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  • Vincent van Gogh, Self-Portrait, 1889. Photo: Nasjonalmuseet for kunst, arkitektur og design, Oslo.

    Experts Confirm Contested Van Gogh Self-Portrait Is Genuine

    The Van Gogh Museum in Amsterdam and the National Museum in Oslo announced that researchers have found evidence proving the authorship of a long-disputed painting—a self-portrait by Vincent van Gogh. After a six-year investigation, experts say that van Gogh painted the work at the end of his first major psychotic episode at the Saint-Rémy asylum in the late summer of 1889.

    Purchased by the National Museum in 1910, the work is the first self-portrait by the Dutch master to enter a public collection. However, due to incomplete provenance information, its authenticity has been questioned since

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  • Zoé Whitley. Courtesy of Chisenhale Gallery.

    Zoé Whitley Named Director of London’s Chisenhale Gallery

    Zoé Whitley, senior curator at the Hayward Gallery in London, has been appointed director of Chisenhale Gallery in the city’s East End. Whitley will take the helm of the contemporary arts space, which prides itself on commissioning and supporting international and UK-based artists, in March. She succeeds Polly Staple, who was hired as director of the Tate’s collection of British art in October and took up the post earlier this month.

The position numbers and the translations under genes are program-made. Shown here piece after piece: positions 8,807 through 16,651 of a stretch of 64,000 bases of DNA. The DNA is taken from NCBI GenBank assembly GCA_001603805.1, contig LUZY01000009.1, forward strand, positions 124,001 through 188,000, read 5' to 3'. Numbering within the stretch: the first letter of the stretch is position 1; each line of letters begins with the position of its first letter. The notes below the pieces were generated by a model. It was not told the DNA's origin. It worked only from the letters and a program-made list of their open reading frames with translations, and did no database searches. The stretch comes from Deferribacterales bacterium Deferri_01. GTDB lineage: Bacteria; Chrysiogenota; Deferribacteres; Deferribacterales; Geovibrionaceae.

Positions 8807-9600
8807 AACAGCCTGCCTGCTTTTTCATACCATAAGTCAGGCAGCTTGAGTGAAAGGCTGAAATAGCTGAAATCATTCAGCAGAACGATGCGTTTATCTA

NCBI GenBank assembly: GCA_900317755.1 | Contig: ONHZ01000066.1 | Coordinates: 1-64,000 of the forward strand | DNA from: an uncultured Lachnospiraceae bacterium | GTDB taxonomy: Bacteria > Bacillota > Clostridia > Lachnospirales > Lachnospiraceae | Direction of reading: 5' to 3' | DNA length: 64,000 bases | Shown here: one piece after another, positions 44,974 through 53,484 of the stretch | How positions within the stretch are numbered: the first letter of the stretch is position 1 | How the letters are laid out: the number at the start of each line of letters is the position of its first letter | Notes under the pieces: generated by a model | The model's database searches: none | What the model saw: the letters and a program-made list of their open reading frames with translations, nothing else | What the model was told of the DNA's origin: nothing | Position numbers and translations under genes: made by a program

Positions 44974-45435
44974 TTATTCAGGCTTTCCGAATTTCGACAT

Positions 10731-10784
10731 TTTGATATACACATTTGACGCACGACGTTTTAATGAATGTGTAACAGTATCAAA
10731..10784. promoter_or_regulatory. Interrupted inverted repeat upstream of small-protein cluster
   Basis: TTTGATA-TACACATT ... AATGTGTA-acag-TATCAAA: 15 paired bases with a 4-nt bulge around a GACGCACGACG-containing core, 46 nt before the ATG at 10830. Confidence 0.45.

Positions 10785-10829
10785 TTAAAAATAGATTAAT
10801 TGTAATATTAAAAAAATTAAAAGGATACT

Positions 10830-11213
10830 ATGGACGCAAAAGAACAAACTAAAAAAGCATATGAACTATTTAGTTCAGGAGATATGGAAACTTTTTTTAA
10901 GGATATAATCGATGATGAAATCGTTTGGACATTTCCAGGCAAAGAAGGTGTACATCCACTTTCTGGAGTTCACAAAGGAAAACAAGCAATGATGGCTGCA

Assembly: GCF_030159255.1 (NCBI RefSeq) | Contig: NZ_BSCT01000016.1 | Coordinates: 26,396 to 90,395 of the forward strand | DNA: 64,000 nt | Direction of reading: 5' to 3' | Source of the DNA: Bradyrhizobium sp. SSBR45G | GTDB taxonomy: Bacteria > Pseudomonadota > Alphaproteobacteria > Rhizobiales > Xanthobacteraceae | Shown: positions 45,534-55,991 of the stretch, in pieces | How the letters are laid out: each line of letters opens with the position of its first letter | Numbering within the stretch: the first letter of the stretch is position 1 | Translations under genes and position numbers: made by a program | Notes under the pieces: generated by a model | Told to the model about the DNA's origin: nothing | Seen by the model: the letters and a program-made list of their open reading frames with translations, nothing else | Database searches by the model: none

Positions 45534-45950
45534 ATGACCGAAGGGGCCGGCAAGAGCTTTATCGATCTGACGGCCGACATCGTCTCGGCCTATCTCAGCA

“We are thrilled that Zoé is to be the next director of Chisenhale Gallery,” Alice Rawsthorn, chair of Chisenhale Gallery’s board of trustees, said in a statement.

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  • The entrance to “Rightfully Hers: American Women and the Vote” at the National Archives in Washington, DC. Photo: John Valceanu. Courtesy of the National Archives.

    National Archives Apologizes for Altering Photo of 2017 Women’s March

    The National Archives in Washington, DC, issued a public apology on Saturday after it altered a photograph of the 2017 Women’s March, which drew hundreds of thousands of activists, by blurring out Donald Trump’s name from signs that were critical of the newly elected president. “We made a mistake,” the National Archives said in a statement. The archives added that it will remove the edited image “as soon as possible” and will “start a thorough review of our exhibit policies and procedures so that this does not happen again.”

    Taken by photographer Mario Tama, the photo shows a massive crowd of

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  • The Louvre, Paris. Photo: Wikipedia.

    Pension Strikers in France Shut Down the Louvre

    A group of about one hundred protesters in Paris forced the Louvre to temporarily close on Friday, January 17. The demonstrators, a mix of Louvre staffers and representatives of other sectors, were striking over the French government’s proposal to change the current pension system by merging forty-two different private and public pension plans into one state-managed plan.

    “Closing the Louvre to prevent tourists from visiting is very important because it’s the most visited museum in the world,” Christophe Benoit, a fifty-two-year-old employee of the French Ministry of Culture, told the New York